In recent years, West Texas schools have beefed up security as insecurity becomes a matter of great concern.
“Recent events have certainly heightened our awareness of potential security issues,” said Snyder schools Superintendent Randy Brown. “The safety of our students and staff is our highest priority.”
During staff and school board meetings, security is a subject that is frequently discussed. New systems and policies often result from brainstorming sessions.
“School safety is a constant topic among administrative staff,” said Greg Brown, executive director for administrative services at Plainview schools. “The safety of our students is always our first concern.”
As Josie Musico of AJ Media reports, recently Levelland and a handful of other area school districts have begun to allow certain faculty to carry concealed weapons. Meanwhile, new security cameras have been installed in other schools such as Littlefield and Ropes.
“It helps for our response time — if someone was in the school, we would know,” said Ron Rincones, Ropes’ recently-hired full-time school resource officer. “Our job is to stop the threat, so that no other teachers or students can be in harm’s way.”
While patrolling the campus, Rincones constantly monitors security footage from his smartphone.
A series of improvements from Ropes’ recent $5 million bond election led to the extra cameras. The school board and administrators believe that, because of the school’s age, doing more to increase its safety would cost too much.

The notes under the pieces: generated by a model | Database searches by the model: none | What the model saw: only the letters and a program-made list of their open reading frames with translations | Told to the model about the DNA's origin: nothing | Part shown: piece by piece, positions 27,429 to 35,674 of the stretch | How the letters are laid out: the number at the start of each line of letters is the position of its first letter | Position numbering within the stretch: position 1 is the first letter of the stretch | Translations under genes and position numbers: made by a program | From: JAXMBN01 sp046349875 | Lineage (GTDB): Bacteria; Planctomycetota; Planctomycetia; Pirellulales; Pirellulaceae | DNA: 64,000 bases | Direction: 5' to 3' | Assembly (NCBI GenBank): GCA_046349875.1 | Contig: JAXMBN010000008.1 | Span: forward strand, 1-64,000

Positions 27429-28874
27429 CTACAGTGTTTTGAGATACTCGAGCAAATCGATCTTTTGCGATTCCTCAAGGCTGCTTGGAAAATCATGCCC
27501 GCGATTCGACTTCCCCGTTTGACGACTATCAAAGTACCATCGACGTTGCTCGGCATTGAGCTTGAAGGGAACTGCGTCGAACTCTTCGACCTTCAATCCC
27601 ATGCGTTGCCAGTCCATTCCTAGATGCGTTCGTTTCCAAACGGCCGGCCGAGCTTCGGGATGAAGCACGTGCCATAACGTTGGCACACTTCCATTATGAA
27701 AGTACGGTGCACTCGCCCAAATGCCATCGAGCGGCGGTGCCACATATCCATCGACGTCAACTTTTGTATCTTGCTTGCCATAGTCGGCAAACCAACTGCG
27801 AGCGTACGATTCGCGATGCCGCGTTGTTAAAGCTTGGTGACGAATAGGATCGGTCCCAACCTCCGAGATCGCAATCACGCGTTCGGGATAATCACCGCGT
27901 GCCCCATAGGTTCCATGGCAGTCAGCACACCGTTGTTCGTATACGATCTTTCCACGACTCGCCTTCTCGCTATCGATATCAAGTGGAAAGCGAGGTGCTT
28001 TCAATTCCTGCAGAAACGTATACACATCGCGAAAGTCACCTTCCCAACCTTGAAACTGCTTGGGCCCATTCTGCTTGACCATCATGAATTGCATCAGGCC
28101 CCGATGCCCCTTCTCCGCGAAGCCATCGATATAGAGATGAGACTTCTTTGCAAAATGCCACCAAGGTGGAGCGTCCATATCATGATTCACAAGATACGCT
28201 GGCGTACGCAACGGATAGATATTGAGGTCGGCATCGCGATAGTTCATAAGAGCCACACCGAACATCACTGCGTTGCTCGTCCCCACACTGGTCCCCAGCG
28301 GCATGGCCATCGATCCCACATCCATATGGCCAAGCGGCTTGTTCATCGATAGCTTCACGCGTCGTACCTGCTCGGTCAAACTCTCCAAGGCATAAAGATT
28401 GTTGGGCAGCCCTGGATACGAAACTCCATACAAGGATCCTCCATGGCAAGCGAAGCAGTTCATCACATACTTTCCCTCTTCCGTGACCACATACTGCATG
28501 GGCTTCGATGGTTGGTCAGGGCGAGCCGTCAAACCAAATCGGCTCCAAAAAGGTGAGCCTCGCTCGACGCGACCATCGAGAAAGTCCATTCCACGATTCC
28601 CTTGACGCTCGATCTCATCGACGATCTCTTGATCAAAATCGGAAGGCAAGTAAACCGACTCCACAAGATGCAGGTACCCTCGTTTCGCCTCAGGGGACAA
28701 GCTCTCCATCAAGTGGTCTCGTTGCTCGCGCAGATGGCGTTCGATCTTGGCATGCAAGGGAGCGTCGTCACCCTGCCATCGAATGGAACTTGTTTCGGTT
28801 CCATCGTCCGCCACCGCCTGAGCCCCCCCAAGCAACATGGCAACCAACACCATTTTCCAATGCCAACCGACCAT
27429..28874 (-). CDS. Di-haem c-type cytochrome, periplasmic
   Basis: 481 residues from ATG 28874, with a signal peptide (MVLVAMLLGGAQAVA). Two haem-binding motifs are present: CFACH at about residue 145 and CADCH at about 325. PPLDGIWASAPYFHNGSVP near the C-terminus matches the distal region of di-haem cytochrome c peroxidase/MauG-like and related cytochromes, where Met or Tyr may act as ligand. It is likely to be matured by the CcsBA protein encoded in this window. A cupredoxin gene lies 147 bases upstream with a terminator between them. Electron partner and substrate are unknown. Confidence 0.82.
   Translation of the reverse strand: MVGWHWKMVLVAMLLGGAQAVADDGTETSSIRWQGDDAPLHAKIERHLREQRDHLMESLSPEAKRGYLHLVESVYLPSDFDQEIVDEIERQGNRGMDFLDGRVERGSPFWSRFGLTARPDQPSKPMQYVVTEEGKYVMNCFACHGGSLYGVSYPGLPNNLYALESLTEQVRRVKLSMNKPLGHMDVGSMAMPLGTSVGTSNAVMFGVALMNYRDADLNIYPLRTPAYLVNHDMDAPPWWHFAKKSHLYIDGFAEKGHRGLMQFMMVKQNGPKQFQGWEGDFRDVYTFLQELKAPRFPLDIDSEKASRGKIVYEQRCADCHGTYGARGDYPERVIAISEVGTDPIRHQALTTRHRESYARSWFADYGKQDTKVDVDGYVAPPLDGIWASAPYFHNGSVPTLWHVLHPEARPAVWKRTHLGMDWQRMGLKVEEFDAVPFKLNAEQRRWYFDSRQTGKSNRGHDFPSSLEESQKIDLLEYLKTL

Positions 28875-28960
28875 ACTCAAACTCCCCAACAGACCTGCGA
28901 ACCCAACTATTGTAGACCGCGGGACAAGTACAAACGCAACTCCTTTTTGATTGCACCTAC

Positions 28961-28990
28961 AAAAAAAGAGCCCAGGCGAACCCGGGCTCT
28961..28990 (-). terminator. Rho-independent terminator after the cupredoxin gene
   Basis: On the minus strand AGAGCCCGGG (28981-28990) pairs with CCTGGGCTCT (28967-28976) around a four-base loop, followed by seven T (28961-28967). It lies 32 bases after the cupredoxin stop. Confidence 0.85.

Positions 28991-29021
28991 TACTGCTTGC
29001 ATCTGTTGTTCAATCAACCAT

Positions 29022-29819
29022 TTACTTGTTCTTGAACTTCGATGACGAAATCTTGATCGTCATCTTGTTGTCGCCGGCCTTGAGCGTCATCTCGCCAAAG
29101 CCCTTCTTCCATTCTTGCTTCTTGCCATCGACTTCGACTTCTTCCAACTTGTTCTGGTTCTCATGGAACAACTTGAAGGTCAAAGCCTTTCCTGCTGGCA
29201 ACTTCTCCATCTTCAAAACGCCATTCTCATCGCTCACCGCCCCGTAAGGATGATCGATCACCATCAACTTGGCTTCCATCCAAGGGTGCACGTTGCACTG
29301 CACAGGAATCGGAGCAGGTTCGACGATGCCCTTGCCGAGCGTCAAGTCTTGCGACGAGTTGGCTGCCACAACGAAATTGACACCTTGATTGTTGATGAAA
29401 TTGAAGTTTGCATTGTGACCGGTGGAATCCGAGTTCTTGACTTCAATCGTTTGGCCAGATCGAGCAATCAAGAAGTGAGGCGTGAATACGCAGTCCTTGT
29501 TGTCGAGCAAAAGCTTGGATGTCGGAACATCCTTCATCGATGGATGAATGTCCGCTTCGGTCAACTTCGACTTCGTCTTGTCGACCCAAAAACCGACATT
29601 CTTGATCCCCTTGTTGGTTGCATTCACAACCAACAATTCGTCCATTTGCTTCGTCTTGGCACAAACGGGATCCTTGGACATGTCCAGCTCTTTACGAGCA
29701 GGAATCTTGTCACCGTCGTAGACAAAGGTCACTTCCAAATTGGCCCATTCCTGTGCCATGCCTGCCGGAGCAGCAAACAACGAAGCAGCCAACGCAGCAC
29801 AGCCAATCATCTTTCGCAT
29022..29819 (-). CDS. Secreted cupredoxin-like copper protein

“We prefer to be proactive, versus reactive,” said Superintendent Gary Lehnen. “We have to prepare for these events. It’s not that we have problems here — we want to prevent problems.”
Maintenance crews are replacing doors and glass panels on campus, among other upgrades, with voter approval. Other schools are working to secure entrances.
“We train our staff to monitor people they see in the halls,” Plainview’s Brown said. “We try to watch our doors very carefully, and anyone we don’t know, we try to find out who they are and what their business is in a school building.”
Points of entrance have been limited in many schools.“All the doors on our campuses are locked, except the front door on each campus,” said Littlefield Superintendent Jerry Blakely.
Before visitors are admitted, many schools require them to check in at a main office where they are requested to provide photo identification.
“If they’re not someone we’re familiar with, they have to show ID and identify their purpose for being at the school,” said Anton Superintendent Jim Knight.
School administrators said that the feedback from the visitors has been largely positive despite fears that heightened security could create somewhat of a hassle. The main responsibility for many is the safety of the children.
“We know when parents turn their children over to us, they have given us control of their most valuable asset,” Littlefield’s Blakely said. “We take that very seriously.”